How coronavirus may affect travel industry jobs

As airlines have seen a drop in new ticket bookings, their revenue has also fallen. According to USA Today , nearly all major airlines have cut their flight schedules as a result. Some airlines may even reduce flights by as much as 70% due to the impact of the coronavirus, which is a significant number compared to 40% in the two months after 9/11.

"Our company has talked about reducing our flight schedule, which means less flights, which means less hours for us to work," Frieda said. She's been flying with the airline long enough that she likely won't be affected by the furlough, which typically affects new hires first. As part of a two-income family without children, she also feels privileged to have savings. She worries that less senior flight attendants and those with children or single-parent families may be affected.

Because of the flight attendant union, each crew member has a clause in their contract about how long they can take off, Scott said. He said the union had been in close communication with its members about what steps were being taken to ensure no members lost "more money than we need" during this period.

How flight attendants are coping during the coronavirus pandemic

Flight attendants are constantly dealing with stressful situations. Frieda said that in her experience, overreacting can make them more difficult to manage.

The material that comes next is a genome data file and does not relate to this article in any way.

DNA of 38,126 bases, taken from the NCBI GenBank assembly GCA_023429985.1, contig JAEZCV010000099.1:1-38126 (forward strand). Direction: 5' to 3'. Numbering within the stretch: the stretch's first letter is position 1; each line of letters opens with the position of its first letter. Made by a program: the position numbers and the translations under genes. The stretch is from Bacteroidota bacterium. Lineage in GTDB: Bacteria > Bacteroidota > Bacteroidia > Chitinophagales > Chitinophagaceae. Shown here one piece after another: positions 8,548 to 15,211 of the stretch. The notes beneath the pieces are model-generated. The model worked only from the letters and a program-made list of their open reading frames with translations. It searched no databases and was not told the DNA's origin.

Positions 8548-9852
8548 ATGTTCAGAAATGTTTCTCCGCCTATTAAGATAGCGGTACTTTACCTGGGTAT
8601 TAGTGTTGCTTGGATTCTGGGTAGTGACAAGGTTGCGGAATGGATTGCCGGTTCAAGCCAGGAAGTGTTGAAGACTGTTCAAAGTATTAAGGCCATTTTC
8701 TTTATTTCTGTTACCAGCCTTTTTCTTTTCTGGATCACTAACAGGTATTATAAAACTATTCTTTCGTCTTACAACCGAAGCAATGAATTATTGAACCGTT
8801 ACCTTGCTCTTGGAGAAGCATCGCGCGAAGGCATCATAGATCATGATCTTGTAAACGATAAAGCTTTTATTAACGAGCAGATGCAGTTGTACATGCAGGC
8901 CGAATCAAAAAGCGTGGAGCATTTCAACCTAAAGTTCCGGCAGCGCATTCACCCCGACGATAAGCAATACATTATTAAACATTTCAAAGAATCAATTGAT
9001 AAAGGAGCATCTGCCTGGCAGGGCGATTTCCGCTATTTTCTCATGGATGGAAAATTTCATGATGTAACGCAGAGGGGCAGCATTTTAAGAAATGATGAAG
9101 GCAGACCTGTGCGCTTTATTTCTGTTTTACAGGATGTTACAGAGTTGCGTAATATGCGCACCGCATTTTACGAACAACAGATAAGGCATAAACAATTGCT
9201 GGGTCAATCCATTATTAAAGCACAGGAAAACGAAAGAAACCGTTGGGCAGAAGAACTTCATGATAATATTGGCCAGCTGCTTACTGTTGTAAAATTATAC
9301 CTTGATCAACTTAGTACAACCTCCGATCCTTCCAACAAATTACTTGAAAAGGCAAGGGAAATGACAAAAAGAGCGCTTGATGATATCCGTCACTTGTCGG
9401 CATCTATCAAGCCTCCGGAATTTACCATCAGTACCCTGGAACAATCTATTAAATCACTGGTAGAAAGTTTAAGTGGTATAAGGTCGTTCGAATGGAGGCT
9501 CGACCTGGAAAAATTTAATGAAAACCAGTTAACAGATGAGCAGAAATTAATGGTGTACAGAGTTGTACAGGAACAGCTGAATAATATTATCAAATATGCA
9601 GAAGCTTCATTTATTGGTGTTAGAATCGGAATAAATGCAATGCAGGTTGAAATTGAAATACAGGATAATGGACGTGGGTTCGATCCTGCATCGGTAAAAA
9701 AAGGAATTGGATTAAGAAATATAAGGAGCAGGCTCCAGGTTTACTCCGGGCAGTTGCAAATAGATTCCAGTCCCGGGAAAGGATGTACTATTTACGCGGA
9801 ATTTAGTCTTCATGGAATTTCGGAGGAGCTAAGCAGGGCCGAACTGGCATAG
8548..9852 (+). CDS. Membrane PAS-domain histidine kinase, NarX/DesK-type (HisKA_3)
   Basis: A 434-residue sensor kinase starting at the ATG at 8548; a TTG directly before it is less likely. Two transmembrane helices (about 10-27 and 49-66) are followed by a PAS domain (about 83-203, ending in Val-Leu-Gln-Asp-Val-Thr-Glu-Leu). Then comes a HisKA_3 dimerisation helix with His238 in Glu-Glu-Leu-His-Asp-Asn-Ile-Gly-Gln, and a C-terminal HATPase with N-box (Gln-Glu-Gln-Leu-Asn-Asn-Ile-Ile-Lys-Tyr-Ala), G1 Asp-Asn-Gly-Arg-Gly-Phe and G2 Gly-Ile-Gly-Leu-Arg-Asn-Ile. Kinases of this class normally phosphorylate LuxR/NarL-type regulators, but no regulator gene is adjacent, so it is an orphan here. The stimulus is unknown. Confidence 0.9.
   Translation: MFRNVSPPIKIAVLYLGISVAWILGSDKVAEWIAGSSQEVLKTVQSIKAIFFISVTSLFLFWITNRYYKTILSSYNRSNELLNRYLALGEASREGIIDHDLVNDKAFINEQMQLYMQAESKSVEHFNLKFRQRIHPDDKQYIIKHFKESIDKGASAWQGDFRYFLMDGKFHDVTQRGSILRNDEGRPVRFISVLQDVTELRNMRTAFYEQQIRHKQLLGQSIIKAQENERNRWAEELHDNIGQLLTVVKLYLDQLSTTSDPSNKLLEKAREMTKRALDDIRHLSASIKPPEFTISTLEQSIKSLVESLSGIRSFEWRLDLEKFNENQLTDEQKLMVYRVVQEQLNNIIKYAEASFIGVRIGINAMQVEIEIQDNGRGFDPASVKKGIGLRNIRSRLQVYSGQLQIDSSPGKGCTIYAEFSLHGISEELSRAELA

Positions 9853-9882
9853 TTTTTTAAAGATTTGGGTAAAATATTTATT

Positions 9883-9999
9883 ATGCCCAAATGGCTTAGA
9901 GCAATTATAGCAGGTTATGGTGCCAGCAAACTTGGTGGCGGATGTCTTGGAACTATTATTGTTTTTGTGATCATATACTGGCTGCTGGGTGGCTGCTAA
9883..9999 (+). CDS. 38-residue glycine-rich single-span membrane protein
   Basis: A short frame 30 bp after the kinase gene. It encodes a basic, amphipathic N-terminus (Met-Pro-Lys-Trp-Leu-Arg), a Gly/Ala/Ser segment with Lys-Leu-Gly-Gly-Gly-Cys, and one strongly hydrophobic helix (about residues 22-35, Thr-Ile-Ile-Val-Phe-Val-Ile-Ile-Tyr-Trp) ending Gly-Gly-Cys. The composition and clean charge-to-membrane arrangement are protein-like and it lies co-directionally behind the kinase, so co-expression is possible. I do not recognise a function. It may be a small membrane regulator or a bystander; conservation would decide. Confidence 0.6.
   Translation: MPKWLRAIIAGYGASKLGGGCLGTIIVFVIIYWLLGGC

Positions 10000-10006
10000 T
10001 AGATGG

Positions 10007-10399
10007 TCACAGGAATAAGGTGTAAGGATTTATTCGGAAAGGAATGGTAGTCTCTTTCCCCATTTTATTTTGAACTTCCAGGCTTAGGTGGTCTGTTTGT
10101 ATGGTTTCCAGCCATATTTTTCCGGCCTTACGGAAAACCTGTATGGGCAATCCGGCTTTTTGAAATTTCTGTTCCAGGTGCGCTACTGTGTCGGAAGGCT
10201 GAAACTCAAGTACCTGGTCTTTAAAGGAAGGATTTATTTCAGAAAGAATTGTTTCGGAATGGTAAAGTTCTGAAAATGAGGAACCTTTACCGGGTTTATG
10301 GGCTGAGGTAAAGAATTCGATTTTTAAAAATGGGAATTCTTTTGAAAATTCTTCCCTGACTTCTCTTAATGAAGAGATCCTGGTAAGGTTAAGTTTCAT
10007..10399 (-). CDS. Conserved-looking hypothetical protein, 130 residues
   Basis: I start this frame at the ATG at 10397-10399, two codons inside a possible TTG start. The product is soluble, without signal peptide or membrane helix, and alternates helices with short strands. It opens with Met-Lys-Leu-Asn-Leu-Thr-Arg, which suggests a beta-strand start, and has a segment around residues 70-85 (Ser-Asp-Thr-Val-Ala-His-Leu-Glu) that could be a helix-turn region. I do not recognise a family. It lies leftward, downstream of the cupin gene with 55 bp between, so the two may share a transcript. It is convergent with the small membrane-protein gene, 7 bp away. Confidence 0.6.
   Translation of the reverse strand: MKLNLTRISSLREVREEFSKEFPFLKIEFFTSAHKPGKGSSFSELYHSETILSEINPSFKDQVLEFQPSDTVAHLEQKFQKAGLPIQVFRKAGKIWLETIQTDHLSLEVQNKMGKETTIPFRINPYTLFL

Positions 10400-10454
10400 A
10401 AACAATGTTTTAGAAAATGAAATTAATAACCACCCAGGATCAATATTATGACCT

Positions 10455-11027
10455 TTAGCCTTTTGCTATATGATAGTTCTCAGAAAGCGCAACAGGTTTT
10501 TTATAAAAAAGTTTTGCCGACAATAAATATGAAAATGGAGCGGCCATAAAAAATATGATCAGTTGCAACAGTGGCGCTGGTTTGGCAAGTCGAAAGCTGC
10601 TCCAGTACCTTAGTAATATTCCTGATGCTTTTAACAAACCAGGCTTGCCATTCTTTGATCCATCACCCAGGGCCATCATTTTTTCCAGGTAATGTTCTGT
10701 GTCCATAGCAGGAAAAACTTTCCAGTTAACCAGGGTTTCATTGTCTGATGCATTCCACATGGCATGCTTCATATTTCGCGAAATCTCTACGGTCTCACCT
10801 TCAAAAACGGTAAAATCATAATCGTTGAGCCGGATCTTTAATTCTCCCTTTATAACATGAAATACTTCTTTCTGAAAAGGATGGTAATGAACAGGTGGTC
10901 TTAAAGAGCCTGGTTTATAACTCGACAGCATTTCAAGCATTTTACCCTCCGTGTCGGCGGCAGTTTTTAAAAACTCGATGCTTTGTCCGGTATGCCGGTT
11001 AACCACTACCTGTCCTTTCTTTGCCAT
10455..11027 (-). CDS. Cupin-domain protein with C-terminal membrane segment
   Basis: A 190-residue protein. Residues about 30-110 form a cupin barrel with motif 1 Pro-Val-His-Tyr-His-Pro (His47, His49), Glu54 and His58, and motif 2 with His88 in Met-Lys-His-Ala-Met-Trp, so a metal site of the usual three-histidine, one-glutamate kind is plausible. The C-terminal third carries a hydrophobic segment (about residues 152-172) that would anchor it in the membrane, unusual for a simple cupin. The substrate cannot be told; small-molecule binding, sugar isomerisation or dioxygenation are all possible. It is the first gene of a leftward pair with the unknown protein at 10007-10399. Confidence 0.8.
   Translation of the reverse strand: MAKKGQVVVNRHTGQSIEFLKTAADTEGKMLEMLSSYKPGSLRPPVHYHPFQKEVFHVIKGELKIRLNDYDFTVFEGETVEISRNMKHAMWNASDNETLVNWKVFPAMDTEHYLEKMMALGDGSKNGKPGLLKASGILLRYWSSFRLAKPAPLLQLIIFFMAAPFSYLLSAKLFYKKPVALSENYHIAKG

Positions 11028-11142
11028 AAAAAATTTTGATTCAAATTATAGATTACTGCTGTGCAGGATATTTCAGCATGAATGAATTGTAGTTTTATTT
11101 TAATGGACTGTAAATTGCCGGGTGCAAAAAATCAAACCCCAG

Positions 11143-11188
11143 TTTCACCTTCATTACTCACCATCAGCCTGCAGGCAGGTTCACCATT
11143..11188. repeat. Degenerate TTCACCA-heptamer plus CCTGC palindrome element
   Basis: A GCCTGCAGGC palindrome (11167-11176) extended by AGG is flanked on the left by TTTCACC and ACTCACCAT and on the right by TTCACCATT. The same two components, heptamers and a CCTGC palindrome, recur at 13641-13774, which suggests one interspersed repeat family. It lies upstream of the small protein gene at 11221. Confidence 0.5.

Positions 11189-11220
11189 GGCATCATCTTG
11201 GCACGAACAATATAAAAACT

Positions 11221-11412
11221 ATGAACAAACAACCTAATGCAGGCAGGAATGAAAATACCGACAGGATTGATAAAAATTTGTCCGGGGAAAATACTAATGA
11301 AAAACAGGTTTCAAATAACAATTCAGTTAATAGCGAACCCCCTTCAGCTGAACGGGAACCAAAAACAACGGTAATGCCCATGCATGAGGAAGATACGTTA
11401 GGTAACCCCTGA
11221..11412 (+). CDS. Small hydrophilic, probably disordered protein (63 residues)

"In our line of work, anything can cause a plane to be delayed. Anything can happen during a flight that can ruin your day or your plans," Scott said. "As flight attendants, we're already planning... one day at a time. Right now, we know the schedule for April, but we don't know the schedule for May. That's normal for us."

“My concern isn’t necessarily catching viruses and contracting diseases while traveling,” Frieda said. "My concern is being quarantined for two weeks, or being stuck in another country and not being able to go home."

Frieda said that when it comes to the latest news about the coronavirus, her friends and industry colleagues don't really discuss it other than to complain about all the wet wipes they now have to pick up.

However, after Trump announced coronavirus travel restrictions, Scott said things may start to change.

Both Scott and Frieda encouraged passengers to avoid traveling if sick and to practice good hygiene on board.

“All the little things that people would have done are things that we want people to do now,” Scott said.

* Names have been changed to protect privacy.

If you think you have symptoms of coronavirus, including fever, shortness of breath and cough, call your doctor before getting tested. If you are concerned about the spread of the virus in your community, visit the CDC or NHS 111 in England for the latest information and resources, or to seek mental health support. You can find all of Bustle's coronavirus coverage here, as well as UK-specific coronavirus updates.